The past few months have been peppered with big, exciting life events - both mine and those of some of the people close to me, and it's so easy to fall into that trap of thinking that the traditional life goals imposed on us by antiquated societal norms are the only way to go. Weddings, baby showers, christenings; they're all perfectly good ways to mark milestones in your life should you so choose, but I don't think they're necessarily any guarantee of emotional contentment.
I've known plenty of people who got married and ended up leaving their marriage because it turned out that a marriage certificate doesn't act as a relationship bandage. I also know people who have cohabited, some of whom have raised children and been a perfectly happy family unit without feeling the need to arrange a wedding. I'm aware that there are perfectly valid arguments both for and against the concept of marriage, and that what's right for one person isn't necessarily right for another.
Personally, I have never felt any desire to get married. Even from a really young pre-school age (before the Let Toys Be Toys generation, where visiting your aged relatives would result in being showered with faux vacuum cleaners, ironing boards and doll prams to entertain your visits). One of the options in the dressing up box was an old lace curtain, which was used by my sister as a bridal veil. I'd always opt for the floaty vintage nightgown instead and be the bridesmaid, or the vicar, or the horse to pull the carriage. Ageing relatives used to try and reassure me: "You'll change your mind one day." I guess they were wrong.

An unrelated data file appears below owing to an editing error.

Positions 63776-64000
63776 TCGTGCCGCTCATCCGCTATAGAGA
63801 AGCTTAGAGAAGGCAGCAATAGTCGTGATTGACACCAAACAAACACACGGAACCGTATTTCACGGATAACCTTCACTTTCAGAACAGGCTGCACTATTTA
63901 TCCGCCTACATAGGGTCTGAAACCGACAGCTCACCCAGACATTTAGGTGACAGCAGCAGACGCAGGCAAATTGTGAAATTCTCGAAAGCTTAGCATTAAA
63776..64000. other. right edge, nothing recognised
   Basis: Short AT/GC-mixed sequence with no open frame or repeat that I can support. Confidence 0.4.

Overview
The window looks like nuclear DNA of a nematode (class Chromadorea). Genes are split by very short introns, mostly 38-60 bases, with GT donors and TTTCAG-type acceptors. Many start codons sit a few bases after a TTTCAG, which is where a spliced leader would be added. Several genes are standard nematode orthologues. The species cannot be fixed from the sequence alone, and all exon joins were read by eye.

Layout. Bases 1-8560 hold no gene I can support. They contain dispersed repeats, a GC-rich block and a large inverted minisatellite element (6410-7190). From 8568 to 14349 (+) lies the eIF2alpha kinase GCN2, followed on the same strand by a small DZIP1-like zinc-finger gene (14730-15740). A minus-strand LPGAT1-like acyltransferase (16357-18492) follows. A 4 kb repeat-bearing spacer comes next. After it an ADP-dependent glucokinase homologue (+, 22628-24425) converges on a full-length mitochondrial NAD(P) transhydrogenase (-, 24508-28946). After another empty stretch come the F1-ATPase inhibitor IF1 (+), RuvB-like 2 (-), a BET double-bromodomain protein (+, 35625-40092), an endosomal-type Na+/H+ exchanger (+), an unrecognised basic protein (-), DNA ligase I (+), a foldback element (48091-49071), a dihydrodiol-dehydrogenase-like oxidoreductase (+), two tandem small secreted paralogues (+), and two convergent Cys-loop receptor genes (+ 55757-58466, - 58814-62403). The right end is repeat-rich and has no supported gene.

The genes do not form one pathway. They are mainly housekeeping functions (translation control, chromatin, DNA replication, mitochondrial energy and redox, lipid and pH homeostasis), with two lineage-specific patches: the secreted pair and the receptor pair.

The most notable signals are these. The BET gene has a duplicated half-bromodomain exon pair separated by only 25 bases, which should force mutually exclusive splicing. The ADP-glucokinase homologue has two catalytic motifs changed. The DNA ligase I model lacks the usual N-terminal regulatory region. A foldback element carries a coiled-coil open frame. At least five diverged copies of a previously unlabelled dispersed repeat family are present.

As someone who shuns religion, a wedding would feel hypocritical, if nothing else. I would not be able to bring myself to spend the kind of money people brag about their weddings costing, on a day full of stress and anxiety. I can't think of anything much worse than being the centre of attention on a regular day, and I figure those feelings would be heightened tenfold.
Over the years, I've lost count of the number of times I've been told that when I meet the right person, I'll change my mind. I don't know how one is supposed to know right from wrong people, but as someone who is part of a committed-enough relationship to have joint life insurance policies and share a mortgage, I don't quite see how standing up and repeating vows would change the way we feel. Or act as proof of how committed we may be. I don't feel the need to validate my relationship by getting married, but I've lost count of the number of people who, since picking up the keys to our new home, have inferred that we're doing things in The Wrong Order.
Having said that, I know that some people consider that the first part of showing their commitment to someone else is to marry them. Some people I've asked told me that they couldn't consider entering into something like buying a house without first having made a solid commitment to their partner. For us, that wasn't really a consideration, but I appreciate that priorities differ from one relationship to the next.